Wave to Experts: Info Is Needed
A New York State Senate Task Force has released a preliminary report on Response and Recovery in the aftermath of Sandy. The final report should include our recommendation.
For most of us this was a unique experience. A true disaster you couldn’t walk away from. It stretched for miles and miles. We didn’t know where to start, what to do. The disaster experts were nowhere to be found.
We remain disappointed in the Office Of Emergency Management, Red Cross, and FEMA. Disaster is their business. We learned quickly you rely on yourself, your family, your neighbors. “Official” help might be coming but don’t hold your breath.
Fortunately, Rockaway is full of resourceful and resilient people; fortunately, we had an abundance of volunteers. What we didn’t have was INFORMATION.
Within just a couple of days, the Buildings Department went around doing exterior inspections of homes. If your home was deemed unsafe you got a RED notice (an 8x11 piece of paper), if you had an issue like a broken railing you got a YELLOW, and if things seemed ok you got a GREEN. It was taped to the front door or window.
So here’s a simple recommendation that should be adhered to:
The same process could be used for INFORMATION. As it was, we were forced to rely on a very unreliable grapevine. Rumors and misinformation are like the aftershocks of an earthquake. Unsettling at the least and potentially very dangerous. So,disasterexpertsconsidersomethingsimple: Postan8x11InformationSheetondoors.
Here’s a sample list:
1. Police will patrol the neighborhood from dark until dawn
2. Sanitation will do block by block pick up overnight starting on street __
3. FEMA is set up at the following locations:
4. If you need internet or cell service, there is a hotspot at this location.
5. LIPA is setting December 1 as the earliest day they can restore power (establish a target date so people can then plan
6. Bus and train service is down; OR limited service on these routes:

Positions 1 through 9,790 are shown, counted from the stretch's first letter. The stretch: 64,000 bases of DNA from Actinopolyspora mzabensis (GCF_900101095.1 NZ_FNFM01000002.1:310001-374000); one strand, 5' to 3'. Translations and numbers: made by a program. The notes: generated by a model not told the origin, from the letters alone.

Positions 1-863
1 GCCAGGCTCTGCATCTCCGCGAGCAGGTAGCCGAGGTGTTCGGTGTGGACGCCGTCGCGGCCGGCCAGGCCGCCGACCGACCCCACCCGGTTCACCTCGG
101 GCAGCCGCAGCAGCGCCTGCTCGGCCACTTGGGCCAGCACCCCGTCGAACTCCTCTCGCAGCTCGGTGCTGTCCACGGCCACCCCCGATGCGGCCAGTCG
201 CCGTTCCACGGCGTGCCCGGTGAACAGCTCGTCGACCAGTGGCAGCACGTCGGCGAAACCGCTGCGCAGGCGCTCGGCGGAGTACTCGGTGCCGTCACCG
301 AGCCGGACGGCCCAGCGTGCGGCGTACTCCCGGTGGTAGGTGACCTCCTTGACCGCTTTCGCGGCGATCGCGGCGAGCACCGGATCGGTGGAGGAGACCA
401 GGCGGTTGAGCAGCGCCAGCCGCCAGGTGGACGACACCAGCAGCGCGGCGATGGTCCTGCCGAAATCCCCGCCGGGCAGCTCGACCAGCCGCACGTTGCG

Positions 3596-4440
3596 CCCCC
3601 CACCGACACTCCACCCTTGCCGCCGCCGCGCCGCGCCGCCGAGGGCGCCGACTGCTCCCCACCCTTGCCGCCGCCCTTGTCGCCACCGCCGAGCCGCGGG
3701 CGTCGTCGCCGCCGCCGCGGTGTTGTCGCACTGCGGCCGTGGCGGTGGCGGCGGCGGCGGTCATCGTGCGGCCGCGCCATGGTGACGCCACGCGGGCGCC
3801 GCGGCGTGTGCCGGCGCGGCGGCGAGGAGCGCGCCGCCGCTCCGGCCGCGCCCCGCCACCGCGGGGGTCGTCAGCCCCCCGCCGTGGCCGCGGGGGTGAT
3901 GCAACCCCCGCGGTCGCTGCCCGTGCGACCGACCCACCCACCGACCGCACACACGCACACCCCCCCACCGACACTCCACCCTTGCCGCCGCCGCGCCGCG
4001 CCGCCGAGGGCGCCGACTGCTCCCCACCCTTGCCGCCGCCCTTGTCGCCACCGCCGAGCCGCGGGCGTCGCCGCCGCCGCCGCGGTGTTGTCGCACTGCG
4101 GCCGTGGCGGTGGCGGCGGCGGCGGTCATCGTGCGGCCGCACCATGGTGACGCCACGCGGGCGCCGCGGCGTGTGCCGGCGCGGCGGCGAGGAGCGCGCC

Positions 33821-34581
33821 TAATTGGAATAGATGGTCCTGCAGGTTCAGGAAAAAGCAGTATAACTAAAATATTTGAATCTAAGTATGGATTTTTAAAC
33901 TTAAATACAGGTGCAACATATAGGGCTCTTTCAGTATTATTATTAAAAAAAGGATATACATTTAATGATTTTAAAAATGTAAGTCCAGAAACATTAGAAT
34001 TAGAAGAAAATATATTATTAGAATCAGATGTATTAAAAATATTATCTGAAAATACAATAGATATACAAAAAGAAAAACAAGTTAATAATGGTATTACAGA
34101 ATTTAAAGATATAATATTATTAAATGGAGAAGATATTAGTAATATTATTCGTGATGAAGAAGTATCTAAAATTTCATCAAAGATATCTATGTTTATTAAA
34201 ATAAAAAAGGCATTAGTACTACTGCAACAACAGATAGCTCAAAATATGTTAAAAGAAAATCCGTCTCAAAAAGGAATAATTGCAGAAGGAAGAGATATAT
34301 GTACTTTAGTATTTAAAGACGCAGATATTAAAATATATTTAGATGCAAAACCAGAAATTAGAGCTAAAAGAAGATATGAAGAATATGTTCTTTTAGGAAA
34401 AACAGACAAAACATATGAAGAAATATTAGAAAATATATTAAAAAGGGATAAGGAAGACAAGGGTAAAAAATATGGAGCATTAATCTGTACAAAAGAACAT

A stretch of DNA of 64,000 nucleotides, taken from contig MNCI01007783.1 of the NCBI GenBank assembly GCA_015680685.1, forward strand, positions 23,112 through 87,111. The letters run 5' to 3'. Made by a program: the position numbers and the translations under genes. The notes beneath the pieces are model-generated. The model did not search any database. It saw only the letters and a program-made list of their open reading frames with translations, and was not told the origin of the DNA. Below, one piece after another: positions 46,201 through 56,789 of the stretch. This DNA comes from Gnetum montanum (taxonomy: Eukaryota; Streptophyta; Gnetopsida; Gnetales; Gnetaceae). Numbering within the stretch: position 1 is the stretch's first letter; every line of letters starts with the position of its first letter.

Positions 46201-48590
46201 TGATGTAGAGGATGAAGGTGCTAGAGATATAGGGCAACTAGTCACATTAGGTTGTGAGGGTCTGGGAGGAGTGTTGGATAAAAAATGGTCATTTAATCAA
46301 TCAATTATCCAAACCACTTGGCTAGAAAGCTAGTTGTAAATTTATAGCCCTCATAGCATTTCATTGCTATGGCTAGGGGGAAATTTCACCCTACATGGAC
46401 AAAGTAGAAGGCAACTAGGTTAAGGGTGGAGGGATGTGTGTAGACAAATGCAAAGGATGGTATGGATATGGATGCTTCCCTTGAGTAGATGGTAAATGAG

7. LIPA will not turn on power until a house by house inspection is done (and if a professional electrician is needed to inspect
the electric panel residents should be told so).
8. Food, clothing, and cleaning supplies are available at the following locations:
9. Gas is available in the following locations:
10. ETCETERA !!!
One sheet, that’s it. Update it every few days. Tape it to doors so older, less mobile people could have access to this essential need: basic information.
Now, of course, there should be someone, a point person, to gather this information. OEM or the Mayor’s Office should call precinct commanders and commissioners and get the info and then get it out. Buildings could get to every house – why couldn’t someone with basic information get to every house?
On the west end, FEMA set up two locations – three miles apart. Getting to these locations was a challenge for many. A hardship for others. But here’s the kicker: people had to hear about these locations by word of mouth. The phones were out. There was no television. Incredibly, FEMA was relying on word of mouth at a time when we were hearing all sorts of things, all sorts of rumors.
Let’s remember. Cars were disabled, houses flooded, roads full of water, sand, and debris. And what was the official plan to dispense information? The grapevine. Great.
A simple INFORMATION SHEET would have done wonders. It’s about as low tech as you can go - but it’d be a lot more effective than relying on the grapevine or trying to call FEMA’s 800 number.